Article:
High Line Blog

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Author: 
Danya Sherman
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In preparation for the opening of the park in a few short months, Friends of the High Line currently has SEVEN positions open (with another to be announced shortly). These include several new positions in the Horticulture and Maintenance & Operations departments, in anticipation of the High Line's opening this spring.

The best way to keep in touch with our open positions, news of the park's opening, and other FHL tidbits, is through our e-mail newsletter. Subscribe here.

Author: 
Anonymous
Categories: 
manhattan
Next week, CUNY is hosting a panel discussion on the evolution of Manhattan's waterfront from a landscape dominated by industry and highways, to a "Perimeter Park." The discussion is being put on by the Sustainable Cities Institute at CUNY, and will feature authors Philip Lopate, Ann Buttenweiser, and John Waldman, and editor Rutherford Platt.

Wednesday, February 25th
6-8PM with reception following
Macaulay Honors College
35 West 67th Street


Author: 
Anonymous
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Next weekend offers a rare opportunity to see Joel Sternfeld's Photographs of the High Line as part of Luhring Augustine's booth at the ADAA Art Show 2009 at the Park Avenue Armory.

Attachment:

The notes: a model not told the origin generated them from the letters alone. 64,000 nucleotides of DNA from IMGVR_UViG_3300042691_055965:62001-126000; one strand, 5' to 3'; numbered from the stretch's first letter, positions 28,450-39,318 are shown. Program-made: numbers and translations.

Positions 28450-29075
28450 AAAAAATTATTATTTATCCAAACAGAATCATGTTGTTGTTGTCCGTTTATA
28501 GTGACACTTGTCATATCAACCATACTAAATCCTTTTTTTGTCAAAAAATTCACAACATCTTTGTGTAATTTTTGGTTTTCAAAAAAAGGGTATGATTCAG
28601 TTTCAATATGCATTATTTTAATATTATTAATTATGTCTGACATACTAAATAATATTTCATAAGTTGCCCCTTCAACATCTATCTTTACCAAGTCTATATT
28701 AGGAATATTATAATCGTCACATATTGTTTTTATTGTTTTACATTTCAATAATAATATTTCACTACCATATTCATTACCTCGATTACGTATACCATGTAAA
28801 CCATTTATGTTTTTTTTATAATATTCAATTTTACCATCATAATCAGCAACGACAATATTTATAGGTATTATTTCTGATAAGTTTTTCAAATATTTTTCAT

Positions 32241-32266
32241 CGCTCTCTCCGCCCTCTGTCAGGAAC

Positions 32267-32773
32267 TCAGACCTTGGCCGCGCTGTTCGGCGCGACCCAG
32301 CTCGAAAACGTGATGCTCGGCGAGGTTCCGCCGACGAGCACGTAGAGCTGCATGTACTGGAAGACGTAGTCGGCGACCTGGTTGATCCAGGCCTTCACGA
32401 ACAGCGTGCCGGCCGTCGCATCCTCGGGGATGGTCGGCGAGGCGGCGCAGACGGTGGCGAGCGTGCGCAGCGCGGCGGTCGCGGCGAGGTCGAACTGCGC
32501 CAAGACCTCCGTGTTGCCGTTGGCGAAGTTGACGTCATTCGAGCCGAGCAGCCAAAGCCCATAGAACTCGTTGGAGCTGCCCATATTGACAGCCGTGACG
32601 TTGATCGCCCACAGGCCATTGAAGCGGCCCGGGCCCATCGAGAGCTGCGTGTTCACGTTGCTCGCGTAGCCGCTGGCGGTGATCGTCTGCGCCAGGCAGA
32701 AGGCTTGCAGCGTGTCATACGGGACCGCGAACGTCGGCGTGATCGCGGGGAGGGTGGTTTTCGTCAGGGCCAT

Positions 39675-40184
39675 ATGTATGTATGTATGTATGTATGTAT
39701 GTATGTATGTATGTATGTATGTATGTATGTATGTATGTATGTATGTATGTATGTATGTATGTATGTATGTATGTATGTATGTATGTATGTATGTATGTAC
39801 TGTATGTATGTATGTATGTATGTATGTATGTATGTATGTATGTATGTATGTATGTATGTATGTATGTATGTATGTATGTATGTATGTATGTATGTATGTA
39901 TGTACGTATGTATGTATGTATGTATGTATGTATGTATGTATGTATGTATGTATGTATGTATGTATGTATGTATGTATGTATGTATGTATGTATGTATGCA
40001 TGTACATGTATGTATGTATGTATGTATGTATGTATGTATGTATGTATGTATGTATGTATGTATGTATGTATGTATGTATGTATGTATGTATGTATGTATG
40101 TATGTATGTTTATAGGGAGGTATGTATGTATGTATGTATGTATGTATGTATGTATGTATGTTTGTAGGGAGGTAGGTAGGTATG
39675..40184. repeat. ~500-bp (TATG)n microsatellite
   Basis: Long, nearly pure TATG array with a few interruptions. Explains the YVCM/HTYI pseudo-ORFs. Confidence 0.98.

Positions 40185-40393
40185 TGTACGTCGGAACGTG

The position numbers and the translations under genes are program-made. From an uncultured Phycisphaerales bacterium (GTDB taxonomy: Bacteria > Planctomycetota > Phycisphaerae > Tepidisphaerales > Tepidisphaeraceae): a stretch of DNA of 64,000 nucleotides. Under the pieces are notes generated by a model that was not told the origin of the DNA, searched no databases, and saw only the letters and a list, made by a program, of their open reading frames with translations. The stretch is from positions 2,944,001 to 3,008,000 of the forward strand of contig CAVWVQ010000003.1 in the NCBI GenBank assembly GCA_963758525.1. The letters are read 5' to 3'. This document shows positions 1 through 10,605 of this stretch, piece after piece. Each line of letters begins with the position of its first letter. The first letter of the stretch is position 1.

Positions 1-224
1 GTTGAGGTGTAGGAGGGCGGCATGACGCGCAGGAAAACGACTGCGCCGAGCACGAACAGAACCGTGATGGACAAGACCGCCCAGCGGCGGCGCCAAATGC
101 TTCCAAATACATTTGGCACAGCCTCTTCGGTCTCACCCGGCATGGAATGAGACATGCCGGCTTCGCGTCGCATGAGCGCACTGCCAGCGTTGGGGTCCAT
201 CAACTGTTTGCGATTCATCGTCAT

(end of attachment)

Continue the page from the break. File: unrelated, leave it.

Back in 2000, in the dawning hours of Friends of the High Line, co-founders Robert Hammond and Joshua David asked noted photographer Joel Sternfeld to walk the High Line to take photographs. The pictures Joel took in the subsequent seasons chronicled the allure and natural grace of the High Line, and played a crucial role in alerting the public to the potential of what many saw from below as abandoned ruins. Adam Gopnik wrote about Joel in the May 21st, 2001 issue of the New Yorker:

Author: 
Anonymous
Categories: 
Eastern Rail yardsLand use at the Eastern Rail Yards, from the existing 2005 zoning plan.
 
This morning, the City Planning Commission heard public testimony on proposed amendments to the zoning of the Eastern Rail Yards.

Author: 
Patrick Hazari
Enlargenorthern spur

Work is quickly progressing at the Northern spur, a horticultural preserve located on a portion of the High Line that juts across 10th Avenue, just north of Chelsea Market.  The landscape at the Northern spur is designed to recall the self-sown landscape that grew up on the High Line after the trains stopped running. The High Line's landscape team planted over 7,500 native grasses and perennials in early November, before the soil froze.

Construction crews are now beginning to install non-slip, brushed-aluminum grating panels along a ramped structure that will provide access to and from the lower level. At the mid-point of the ramp, a cantilevered overlook will offer visitors views of both the preserve below them, and of the city beyond.

More photos after the break.

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